El Salvador Assembly Adopts Access Legislation

3 December 2010

The Legislative Assembly of El Salvador passed a bill Dec. 2 on access to public information, overcoming efforts to send it back to committee.

The measure garnered 55 votes and was supported by the Alianza Republicana Nacionalista and Frente Farabundo Martí para la Liberación Nacional (Fmln).

The proposed law would establish a five-person Institute for Access to Public Information to ensure compliance. The members will be appointed by the president.

It defines official information and includes restrictions to protect military secrets, ongoing negotiations  and privacy, according to media accounts. (See a report in Spanish in ElSalvador.com by Rafael Mendoza  Lopez, and another in La Prenza.)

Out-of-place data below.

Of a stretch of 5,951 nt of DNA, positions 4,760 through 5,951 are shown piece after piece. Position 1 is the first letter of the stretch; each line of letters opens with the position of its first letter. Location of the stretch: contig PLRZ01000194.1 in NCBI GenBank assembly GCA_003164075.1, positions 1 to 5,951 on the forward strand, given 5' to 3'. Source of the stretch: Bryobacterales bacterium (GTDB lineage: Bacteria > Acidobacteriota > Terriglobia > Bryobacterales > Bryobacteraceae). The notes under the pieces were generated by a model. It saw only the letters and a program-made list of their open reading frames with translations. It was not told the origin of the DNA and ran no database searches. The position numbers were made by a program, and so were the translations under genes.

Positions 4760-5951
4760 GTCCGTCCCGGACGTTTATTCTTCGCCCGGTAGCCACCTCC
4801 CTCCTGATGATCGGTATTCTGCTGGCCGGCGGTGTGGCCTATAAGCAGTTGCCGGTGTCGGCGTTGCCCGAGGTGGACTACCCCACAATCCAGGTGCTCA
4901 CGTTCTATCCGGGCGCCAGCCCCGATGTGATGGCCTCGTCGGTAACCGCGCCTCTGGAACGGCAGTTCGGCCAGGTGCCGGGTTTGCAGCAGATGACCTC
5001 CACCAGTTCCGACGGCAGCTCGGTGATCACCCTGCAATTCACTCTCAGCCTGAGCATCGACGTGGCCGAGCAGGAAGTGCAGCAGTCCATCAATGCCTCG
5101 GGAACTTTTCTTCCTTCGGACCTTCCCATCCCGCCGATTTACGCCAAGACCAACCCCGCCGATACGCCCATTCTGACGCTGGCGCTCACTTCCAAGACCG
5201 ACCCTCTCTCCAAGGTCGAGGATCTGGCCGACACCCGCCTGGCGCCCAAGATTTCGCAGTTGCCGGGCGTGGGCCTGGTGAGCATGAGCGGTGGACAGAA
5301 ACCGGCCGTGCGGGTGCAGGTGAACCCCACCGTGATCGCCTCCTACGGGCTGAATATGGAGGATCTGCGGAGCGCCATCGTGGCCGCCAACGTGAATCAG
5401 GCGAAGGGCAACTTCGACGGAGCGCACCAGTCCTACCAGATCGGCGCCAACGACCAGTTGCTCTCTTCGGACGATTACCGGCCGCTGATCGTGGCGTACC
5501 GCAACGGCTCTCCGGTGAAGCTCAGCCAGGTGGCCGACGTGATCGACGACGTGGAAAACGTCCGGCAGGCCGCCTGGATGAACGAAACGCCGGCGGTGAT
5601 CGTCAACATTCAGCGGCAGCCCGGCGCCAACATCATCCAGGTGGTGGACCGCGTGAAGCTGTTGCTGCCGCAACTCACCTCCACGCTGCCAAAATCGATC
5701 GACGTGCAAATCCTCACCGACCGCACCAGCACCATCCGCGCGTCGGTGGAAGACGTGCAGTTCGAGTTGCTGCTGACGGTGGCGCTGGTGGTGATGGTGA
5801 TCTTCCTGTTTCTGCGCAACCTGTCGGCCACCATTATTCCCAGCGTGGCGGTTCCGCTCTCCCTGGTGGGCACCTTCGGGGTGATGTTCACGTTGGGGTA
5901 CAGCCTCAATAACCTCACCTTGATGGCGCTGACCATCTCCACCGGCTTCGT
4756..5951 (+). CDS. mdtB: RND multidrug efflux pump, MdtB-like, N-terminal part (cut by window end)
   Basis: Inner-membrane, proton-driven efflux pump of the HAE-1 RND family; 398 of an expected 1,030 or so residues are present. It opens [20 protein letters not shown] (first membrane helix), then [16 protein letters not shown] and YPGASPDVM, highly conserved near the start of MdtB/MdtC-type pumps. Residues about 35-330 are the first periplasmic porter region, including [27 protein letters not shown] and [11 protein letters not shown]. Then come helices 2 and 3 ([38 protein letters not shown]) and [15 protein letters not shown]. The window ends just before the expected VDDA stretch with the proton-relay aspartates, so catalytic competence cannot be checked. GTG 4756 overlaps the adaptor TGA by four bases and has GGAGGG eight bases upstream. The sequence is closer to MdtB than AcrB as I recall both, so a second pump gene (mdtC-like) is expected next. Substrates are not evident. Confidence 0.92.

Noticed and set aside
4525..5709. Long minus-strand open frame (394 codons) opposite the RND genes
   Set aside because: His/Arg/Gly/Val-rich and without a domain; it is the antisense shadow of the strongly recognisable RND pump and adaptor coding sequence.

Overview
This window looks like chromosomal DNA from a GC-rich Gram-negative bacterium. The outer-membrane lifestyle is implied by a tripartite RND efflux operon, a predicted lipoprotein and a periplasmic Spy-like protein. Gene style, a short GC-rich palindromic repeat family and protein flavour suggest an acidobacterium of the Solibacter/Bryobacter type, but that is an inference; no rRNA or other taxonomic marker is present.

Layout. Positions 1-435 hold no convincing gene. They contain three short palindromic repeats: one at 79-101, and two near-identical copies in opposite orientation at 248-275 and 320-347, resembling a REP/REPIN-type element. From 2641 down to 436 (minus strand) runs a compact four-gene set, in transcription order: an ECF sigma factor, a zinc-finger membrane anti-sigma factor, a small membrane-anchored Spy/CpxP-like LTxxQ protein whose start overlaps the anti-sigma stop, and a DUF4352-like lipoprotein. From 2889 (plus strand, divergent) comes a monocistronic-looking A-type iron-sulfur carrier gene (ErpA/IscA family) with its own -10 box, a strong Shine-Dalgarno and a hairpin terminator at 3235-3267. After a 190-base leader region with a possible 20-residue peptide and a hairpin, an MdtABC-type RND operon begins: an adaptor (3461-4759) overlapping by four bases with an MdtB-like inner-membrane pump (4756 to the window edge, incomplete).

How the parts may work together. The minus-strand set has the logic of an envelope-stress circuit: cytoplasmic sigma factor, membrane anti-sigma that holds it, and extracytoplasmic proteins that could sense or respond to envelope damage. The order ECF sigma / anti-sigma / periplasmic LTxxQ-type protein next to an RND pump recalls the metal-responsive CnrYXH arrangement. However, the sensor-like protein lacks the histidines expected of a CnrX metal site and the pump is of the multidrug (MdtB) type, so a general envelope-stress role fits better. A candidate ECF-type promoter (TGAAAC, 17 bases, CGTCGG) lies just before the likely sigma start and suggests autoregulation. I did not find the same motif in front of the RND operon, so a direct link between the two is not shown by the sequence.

Requests are to be answered within 10 working days if the information is less than five years old.

In addition, the Ministry of Finance would be required to publish monthly reports on the  budget.

Penalties for stealing or publishing confidential information are also established in the bill.

Legislative critics who unsuccessfully urged the bill’s return to committee said the bill would make public some information that should remain secret.

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